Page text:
Funny but True Moments
The Irish told us to beware of the midgets in Scotland because they will bite your ankles and wrists. In Europe, midget is a term for mosquitos. We had a very different image in mind, one that included leprechauns.
The Italians kiss cheeks “hello” and “goodbye.” Lydia was having technical issues knowing which cheek to kiss first and she almost ended up with a few “French Kisses” in Italy.
I walked into a shop and the cashier asked me, “are you alright?” I became instantly concerned about my welfare. I ran to the bathroom. Was I pale? Do I look sick? I asked Lydia if I looked alright and she confirmed “yes.” Later I found out in England “are you alright?” Is synonymous with the American, “how are you?”
I asked a grocery market employee if they have a bathroom I could use and she replied, “you are going to have to get a hotel if you want to do that. In Europe they call the bathroom “the toilet.” A bathroom is a place to take a shower.
A French gypsy caravan park owner held my passport ransom for 14 euros.
An Italian man brought us back to his flat offering us a place to stay for the night. Lydia went off to the shower. In that time, the Italian man asked me, in such a hospitable way,
“hey, if you would like to go in there with Lydia I can put my headphones on and study for a while.”
“No, no that's okay,” I responded with a chuckle.
“Well, I could go on a walk for a half hour and you could use the entire place. It's no problem.”
Inside a patisserie, I dropped a euro coin on the floor and the lady next to me immediately bent down, picked it up, put it in her purse and refused to look at me.
Lydia walk into a tiny market in France. The cashier, introducing himself as a man from Morocco, asked is she was traveling with anyone as she set her ice read on the counter.
“My boyfriend,” she said.
“I don't know that word. Cousin you say?”
“No,” she laughed, “boyfriend.”
“I don't understand. Father-in-law?”
Lydia made a heart with her hands.
“Oh, husband. 1 euro please.”
Be careful asking for directions in Ireland. They are very helpful, but they will always tell you the best way to go, and then the 3 other ways you don't want to go and the reasons why. By the time you’re done, you don't know up from down.
I was enthusiastically teaching Lydia the art of pooping in the woods on a mountainside in Wales, U.K. When I was caught in the act by a innocent evening jogger.
I was appalled by the fact that Lydia is a Chicagoland resident who didn't know of Al Capone. During a ride I gave her a brief history lesson. A few days later, someone in Austria asked where we were from. When we responded, “Chicago!” He said, “ah! Al Capone!”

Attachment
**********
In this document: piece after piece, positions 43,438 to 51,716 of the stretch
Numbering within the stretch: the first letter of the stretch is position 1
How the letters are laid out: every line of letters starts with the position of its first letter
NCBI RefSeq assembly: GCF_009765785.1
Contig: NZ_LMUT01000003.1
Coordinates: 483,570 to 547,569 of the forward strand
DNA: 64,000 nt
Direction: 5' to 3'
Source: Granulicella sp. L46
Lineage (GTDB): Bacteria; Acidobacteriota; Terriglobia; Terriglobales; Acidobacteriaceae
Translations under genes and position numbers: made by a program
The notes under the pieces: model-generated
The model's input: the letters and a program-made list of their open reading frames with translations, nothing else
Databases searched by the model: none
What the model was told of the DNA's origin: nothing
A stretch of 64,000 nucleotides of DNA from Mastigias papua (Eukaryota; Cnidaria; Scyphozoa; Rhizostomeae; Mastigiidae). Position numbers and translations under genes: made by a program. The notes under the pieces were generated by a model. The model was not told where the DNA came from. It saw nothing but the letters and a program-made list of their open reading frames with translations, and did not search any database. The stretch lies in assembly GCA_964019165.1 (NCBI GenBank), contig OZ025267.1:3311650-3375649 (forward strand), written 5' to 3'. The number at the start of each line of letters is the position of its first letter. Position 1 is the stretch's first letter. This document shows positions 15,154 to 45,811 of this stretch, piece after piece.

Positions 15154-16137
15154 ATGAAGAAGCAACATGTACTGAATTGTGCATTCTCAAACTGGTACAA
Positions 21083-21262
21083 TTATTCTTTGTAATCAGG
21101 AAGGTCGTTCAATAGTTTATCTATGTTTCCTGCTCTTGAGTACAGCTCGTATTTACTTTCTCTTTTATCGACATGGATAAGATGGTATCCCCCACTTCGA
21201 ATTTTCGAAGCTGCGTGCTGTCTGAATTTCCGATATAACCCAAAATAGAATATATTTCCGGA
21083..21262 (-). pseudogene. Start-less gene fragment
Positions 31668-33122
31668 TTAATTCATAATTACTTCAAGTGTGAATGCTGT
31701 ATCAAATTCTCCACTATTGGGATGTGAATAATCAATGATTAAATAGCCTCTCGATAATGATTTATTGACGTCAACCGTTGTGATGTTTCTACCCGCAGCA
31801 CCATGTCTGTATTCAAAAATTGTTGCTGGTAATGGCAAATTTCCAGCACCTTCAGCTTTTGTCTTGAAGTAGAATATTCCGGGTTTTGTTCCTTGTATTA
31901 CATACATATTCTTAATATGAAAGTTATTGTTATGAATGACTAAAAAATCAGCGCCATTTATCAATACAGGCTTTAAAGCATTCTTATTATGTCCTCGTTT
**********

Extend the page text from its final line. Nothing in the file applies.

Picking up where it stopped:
Every time we’ve been yelled at in foreign languages we pretend they are complimenting us on our trip and continuously repeat, “thank you! Thank you so much!” In their language.
Sometimes, instead of using my lock, I tossed a pair of dirty underwear on my bike.
Lydia mistook a doorbell for a light switch in an apartment complex hallway. When she attempted to turn the lights on a resident opened the door. Staring her in the face, Lydia panicked, ran to our room and bolted the door shut.
While camping outside the city of Winchester, a man began circling our tent at 3 a.m. Shortly after he began screaming scrambled gibberish at the top of his lungs. As our nervousness grew I called the English Police. They called me back 45 minutes later and asked me if the man tried to enter my tent. When I responded “no” they replied, “Well, if he tries to get in, just ask him nicely to leave. I’m sorry but we are too busy to come out there. Have a good night.” *Click*
The doctor in Switzerland asked Lydia if she was on any medication besides “The Anti-Baby Tablet.”
In Europe the lightswitch is on the outside of the bathroom. It is fun for the person not in there.
I thought “bonjour” could be used interchangeably as “hello/goodbye,” like “aloha” in Hawaii. It is only a greeting in France and I confused a lot of people. I did the same thing with “buenos dias” is Spain.
Due to my lack of proper pronunciation, instead of asking for a refill of water (d’eau) in France, I kept saying “the lou” which means “toilet.” Not the best tasting water.
Somewhere in France I impulse bought a rotisserie chicken and was forced to smush it in my front pannier. It still smells like chicken juice in there.
A swan and her baby chicks (cygnets) blocked a bike path in Ireland. Groups of people formed on each side of the hissing swan. Every agreed that if I went first it would probably scare the swan off the path and then everyone could cross. As I peddled along the path, taking wide of the swan, she decided to chase me and bite my leg.
No one else crossed the path.
As we set up the tent in the Croatian wilderness, coyotes howled in the distance. In the middle of the night Lydia and I both awoke to a rustling noise outside by the bikes. Lydia clung to me as I trembled for my light. I poked my head out the tent, turned my flashlight on to spot a baby kitten playing with my luggage.